The author of the Beacon story, a 20-year-old Stern student with the initials L.P., said her essay was true. She said she penned the piece, which was published in the literary section, where fiction and nonfiction appear, to help resolve her own complicated feelings about the experience.
“I was really kind of distraught about the whole thing,” L.P. said, her voice cracking.
Maintaining the appearance of the typical Orthodox Stern girl, L.P. said she felt like she could not talk to her friends about her night in the hotel room.
“It’s not like it was expected of me by how I dress,” she said. “I wear skirts. I do that whole song and dance.”
L.P. complained that the culture of the Orthodox institution makes it difficult to take effective safeguards when engaging in intercourse. When her period was late in coming after her sexual encounter, L.P. said she was worried about pregnancy even though she and her partner had used contraception.
Panicked, she went to Stern’s Health & Wellness Center, where she said she was counseled nonjudgmentally and asked for and received a pregnancy test.
“They’ll have a conversation with you about sex,” she said. “They’ll talk to you about the risks of being sexually active.”
Responding to a JTA inquiry about the contraceptive and counseling options available to students, YU’s senior director of media relations, Mayer Fertig, referred to the website of the Health & Wellness center. The site does not list contraceptives, Plan B or pregnancy tests as an available resource, unlike the websites of other major universities, and students say that Stern College doesn’t explicitly inform students that there are pregnancy tests and counseling about sexually transmitted infection available in the university system.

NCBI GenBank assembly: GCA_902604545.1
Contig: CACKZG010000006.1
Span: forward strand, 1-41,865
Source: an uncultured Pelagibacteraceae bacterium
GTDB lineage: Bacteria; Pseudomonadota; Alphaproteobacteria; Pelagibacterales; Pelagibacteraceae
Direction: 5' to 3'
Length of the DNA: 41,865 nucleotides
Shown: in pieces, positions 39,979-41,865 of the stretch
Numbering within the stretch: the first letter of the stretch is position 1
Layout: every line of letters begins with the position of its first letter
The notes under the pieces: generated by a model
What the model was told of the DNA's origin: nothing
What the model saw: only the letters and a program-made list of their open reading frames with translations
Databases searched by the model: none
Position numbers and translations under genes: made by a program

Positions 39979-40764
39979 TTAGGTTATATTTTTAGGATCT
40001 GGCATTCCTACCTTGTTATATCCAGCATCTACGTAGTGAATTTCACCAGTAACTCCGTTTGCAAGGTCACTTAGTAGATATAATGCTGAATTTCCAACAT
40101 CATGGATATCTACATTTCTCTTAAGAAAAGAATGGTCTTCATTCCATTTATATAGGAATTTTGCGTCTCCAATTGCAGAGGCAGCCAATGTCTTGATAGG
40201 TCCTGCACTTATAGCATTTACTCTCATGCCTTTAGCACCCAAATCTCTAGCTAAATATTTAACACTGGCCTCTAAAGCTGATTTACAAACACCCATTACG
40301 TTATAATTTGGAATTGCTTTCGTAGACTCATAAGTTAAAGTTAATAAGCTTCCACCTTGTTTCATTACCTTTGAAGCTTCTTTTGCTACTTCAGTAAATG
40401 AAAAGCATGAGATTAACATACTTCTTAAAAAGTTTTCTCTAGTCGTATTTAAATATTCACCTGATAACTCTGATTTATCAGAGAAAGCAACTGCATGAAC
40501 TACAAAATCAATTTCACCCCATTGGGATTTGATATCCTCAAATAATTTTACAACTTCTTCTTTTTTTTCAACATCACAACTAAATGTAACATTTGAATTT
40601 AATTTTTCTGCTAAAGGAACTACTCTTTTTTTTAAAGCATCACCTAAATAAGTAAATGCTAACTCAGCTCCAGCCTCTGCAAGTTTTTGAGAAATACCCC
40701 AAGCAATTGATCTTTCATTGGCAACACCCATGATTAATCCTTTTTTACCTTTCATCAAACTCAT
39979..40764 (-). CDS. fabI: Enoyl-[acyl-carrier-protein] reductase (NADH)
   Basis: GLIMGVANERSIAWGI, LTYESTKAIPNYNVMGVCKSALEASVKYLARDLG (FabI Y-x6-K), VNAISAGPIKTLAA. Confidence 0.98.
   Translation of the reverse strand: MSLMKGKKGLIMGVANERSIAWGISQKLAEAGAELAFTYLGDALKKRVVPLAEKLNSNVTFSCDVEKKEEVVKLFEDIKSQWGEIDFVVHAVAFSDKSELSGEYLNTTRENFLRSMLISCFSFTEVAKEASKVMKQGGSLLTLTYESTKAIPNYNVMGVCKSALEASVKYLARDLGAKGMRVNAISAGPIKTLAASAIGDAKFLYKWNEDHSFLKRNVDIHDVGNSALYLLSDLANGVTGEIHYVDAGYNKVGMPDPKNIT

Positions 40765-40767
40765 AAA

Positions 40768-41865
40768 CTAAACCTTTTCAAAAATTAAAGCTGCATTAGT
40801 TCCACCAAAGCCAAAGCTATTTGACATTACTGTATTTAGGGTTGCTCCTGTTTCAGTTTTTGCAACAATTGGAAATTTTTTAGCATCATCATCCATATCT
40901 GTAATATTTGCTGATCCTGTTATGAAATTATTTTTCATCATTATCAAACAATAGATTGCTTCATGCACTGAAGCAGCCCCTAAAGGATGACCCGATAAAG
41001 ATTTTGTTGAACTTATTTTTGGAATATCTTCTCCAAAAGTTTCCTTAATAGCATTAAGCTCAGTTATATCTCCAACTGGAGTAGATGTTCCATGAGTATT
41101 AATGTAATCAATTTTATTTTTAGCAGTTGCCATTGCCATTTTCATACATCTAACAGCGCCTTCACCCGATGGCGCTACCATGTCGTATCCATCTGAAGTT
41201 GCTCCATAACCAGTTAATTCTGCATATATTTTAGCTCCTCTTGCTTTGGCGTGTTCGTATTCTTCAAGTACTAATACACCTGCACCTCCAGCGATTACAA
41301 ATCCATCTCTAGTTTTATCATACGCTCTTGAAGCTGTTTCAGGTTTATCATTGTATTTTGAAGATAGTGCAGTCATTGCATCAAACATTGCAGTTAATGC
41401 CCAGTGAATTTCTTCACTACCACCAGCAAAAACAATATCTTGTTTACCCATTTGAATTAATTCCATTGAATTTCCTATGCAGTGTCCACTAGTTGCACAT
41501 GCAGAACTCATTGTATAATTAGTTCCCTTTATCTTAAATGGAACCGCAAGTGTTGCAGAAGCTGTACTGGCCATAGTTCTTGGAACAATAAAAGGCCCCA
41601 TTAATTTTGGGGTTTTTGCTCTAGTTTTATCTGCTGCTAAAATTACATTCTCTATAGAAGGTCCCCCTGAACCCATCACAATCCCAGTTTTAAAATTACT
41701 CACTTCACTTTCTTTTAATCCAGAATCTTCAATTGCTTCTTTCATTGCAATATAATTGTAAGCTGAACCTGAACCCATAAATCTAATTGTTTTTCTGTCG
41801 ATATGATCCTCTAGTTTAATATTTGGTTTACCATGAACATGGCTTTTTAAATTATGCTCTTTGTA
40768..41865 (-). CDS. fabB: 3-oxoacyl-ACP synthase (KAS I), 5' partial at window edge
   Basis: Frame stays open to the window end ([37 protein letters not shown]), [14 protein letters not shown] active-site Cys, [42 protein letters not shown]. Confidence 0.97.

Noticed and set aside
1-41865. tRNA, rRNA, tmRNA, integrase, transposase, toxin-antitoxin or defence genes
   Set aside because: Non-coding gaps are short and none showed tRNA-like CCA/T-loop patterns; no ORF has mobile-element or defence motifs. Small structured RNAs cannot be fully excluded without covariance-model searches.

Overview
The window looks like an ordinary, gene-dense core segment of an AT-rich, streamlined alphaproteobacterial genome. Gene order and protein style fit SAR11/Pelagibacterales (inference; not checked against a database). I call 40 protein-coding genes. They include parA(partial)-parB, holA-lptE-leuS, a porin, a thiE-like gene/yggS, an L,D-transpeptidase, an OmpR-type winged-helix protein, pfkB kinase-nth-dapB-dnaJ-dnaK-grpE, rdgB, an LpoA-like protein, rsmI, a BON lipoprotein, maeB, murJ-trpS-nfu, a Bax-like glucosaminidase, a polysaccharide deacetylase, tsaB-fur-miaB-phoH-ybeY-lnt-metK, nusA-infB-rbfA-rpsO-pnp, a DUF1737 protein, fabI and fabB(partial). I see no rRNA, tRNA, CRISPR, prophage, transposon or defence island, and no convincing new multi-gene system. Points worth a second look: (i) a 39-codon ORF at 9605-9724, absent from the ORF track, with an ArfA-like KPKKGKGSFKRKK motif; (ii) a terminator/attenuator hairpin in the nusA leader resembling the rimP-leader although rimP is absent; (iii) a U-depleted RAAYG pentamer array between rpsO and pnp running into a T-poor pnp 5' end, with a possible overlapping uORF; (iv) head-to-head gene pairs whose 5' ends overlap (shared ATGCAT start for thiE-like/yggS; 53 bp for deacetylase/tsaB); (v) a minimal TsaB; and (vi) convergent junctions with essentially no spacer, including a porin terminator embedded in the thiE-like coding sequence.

“From what I know, there is no information that has been made very accessible in terms of contraception, rape or pregnancy,” S.B. said.
Many Stern students hail from Orthodox institutions and thus are unlikely to have picked up knowledge about condom usage, pregnancy or the risks of disease transmission from their high schools.
Tamar, a senior at Stern who asked that her last name not be used, said she could recall just one event in her three years on campus in which women’s sexuality and health was discussed. As for contraceptives, she said, “It’s not something that’s talked about.”
Lazaros, a women’s studies major, said that a student-run women’s studies society on campus once brought a sex therapist to the college to speak. She also said the Health & Wellness Center does not provide a broad spectrum of services, probably because of limited demand and the school’s small size.
While L.P.’s essay did not go into much detail about the sexual encounter, several YU students described how their friends at the school attempt to skirt the Orthodox ban on premarital intercourse by being sexually active in others ways.
M.H., 27, who graduated from Yeshiva College in 2007, told JTA that he engaged in oral sex with girls from Stern and talked with friends about their similar exploits.
“I know that they were definitely hooking up—oral sex, kissing, touching,” he said. “I found that it was much harder to get a religious girl to actually have sexual intercourse because they place a premium on virginity.”
In public, at least, the rule at Yeshiva remains unchanged, students say.
“I know couples that behind closed doors, they’ll cuddle or they’ll make out,” L.P. said. “But when it comes to sitting in the student lounge, they sit five feet apart.”